UK shoppers demand end to beauty's plastic waste problem - report
The need for beauty companies to get to grips with the problem of plastic packaging is urgent, not just for the planet, but for their own balance sheet health.
So says a study by the Pull Agency, the creative agency specialising in beauty, that was unveiled at a virtual event on Wednesday. It spoke to 2,000 UK consumers, and at the Future of Beauty: Sustainability – Do your consumers really care? event said it found that as many as 71% of UK shoppers don’t think brands and retailers do enough to make their beauty and personal care purchases sustainable. They see plastic waste as the main culprit with 46% saying it’s the “biggest sustainability challenge facing the industry”.
Importantly, this is affecting their shopping decisions. Some 88% of shoppers (and 93% of Gen Z) look for sustainability credentials in their beauty and personal care purchases. Meanwhile 32% have deliberately chosen a sustainable brand in the past, including up to 35% of Gen Z.
And while affordability is the number one factor (57%) affecting which products people buy, 88% of shoppers say they would pay more for products that had genuine sustainability credentials (rising to 90% of Gen Z).
So what counts as sustainable in their eyes? Well, 19% of consumers want to see less packaging in their products, 17% want more natural ingredients and 15% want in-store refill stations so they can re-use existing containers (again, that’s higher for Gen Z at 18%). They’re also interested in generally sustainable packaging (12%) and in-store recycling bins (11%).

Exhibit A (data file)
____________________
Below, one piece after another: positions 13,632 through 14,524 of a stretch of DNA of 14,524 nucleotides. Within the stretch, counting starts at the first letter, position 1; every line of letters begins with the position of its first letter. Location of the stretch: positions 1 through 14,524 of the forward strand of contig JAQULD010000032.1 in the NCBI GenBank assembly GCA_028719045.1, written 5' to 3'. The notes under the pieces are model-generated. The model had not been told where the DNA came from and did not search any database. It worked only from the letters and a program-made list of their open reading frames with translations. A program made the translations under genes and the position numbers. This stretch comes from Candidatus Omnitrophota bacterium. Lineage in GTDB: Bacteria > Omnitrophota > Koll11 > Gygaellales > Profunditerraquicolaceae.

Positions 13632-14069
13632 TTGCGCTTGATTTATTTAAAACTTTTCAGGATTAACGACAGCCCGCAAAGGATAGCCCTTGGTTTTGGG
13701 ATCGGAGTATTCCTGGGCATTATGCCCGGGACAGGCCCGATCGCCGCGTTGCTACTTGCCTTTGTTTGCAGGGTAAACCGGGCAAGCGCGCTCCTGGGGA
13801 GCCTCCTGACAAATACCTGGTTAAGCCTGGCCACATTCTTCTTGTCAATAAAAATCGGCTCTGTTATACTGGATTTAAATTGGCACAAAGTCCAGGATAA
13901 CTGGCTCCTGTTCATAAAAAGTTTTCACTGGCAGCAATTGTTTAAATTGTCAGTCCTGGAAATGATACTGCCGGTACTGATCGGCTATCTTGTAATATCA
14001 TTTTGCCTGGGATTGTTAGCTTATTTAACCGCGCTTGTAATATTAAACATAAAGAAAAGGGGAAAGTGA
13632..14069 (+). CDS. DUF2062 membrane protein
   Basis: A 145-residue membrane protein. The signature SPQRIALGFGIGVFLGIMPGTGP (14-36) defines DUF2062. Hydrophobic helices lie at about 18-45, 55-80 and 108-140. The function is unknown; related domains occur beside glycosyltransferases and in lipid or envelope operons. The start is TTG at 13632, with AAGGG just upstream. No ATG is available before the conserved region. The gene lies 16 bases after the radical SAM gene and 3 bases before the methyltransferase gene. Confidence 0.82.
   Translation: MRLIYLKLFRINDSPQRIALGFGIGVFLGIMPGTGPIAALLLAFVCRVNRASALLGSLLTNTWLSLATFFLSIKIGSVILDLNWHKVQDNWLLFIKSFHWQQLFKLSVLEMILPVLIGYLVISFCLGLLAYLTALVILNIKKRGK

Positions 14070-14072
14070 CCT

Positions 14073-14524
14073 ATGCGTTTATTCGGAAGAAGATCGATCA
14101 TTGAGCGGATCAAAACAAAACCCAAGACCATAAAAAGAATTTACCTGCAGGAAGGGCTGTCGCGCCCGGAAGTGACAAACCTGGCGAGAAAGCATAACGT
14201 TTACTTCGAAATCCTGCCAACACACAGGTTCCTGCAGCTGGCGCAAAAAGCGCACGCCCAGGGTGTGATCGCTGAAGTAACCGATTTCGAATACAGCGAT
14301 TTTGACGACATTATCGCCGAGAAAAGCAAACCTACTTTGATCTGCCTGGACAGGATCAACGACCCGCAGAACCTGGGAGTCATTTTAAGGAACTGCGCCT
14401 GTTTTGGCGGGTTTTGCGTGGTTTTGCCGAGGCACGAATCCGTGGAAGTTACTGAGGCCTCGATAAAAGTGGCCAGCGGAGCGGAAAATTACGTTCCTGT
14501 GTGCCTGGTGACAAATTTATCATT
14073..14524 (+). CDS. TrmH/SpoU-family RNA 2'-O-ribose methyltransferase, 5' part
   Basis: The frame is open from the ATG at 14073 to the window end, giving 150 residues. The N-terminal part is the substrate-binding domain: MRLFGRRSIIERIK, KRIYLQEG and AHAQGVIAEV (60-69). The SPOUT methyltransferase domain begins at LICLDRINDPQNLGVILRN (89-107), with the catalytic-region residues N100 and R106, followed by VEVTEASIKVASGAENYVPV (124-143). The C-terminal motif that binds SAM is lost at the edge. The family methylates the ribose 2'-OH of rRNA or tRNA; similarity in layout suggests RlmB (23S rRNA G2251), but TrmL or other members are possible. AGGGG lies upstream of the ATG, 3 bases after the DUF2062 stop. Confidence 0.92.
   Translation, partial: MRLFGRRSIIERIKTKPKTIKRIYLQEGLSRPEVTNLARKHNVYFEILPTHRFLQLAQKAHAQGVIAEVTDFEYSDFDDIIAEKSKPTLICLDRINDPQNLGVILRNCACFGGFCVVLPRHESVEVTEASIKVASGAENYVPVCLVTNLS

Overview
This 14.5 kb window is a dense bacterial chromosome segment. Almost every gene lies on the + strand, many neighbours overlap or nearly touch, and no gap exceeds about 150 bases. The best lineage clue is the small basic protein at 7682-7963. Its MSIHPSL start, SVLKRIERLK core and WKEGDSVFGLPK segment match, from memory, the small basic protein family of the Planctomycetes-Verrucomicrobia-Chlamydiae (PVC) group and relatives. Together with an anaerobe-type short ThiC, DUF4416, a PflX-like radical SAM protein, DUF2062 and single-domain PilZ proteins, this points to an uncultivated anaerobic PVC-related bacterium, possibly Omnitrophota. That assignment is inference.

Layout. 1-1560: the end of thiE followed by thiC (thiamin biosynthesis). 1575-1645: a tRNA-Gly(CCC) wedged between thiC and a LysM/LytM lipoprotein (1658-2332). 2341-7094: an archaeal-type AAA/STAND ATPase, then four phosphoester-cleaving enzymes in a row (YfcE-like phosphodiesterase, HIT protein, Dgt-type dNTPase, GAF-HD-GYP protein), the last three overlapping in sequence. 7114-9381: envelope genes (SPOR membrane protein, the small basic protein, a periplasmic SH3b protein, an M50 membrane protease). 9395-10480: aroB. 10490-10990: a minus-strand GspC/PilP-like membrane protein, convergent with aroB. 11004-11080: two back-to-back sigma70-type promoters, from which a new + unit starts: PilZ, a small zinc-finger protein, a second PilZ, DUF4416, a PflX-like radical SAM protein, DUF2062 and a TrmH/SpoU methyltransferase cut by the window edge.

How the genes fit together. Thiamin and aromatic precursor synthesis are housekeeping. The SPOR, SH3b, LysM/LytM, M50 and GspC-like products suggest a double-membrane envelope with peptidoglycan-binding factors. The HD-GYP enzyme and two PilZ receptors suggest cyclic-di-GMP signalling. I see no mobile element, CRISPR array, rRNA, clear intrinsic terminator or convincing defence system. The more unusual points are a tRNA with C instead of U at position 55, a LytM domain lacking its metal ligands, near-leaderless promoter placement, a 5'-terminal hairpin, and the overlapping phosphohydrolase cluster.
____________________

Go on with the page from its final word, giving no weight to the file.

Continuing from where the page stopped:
And while brands might think they’re doing all they can to convey their sustainability credentials, consumers disagree. As many as 70% “don’t find brands’ current sustainability claims helpful when it comes to choosing one product over another”, which might come as a shock to some companies. Almost all respondents (94%) think brands need to be more transparent about their sustainability credentials.
Respondents’ three favourite sustainable beauty brands are The Body Shop, Lush and Simple and consumers do listen to what such brands say with 23% insisting brands they know and trust are the biggest influence on whether or not they buy sustainable beauty products. But they listen to family/friends almost as much (22%), as well as skincare/beauty professionals (16%) and influencers/bloggers (9%). Big names like Sir David Attenborough and Greta Thunberg are barely an influence at all though (3% and 2%, respectively) when it comes to beauty.
And although it’s much discussed, 87% of consumers have never heard of the concept of the ‘circular economy’, while only 9% have sent a jar back to the manufacturer for refills and only 14% have used a refill service.
But consumers are more aware and proactive when it comes to animal testing tissues. Some 42% look for the leaping bunny (cruelty-free) kite mark on products. And circularity may be a bit of a grey area, but 45% of UK consumers look for symbols to show products use recycled materials, while 67% have recycled old packaging from those products themselves. That said, only 8% of shoppers look for the Soil Association symbol and only 12% look for Ecocert.
It all suggests the need for more education around a raft of issues and also sustainable ways to buy beauty being made much easier for consumers.
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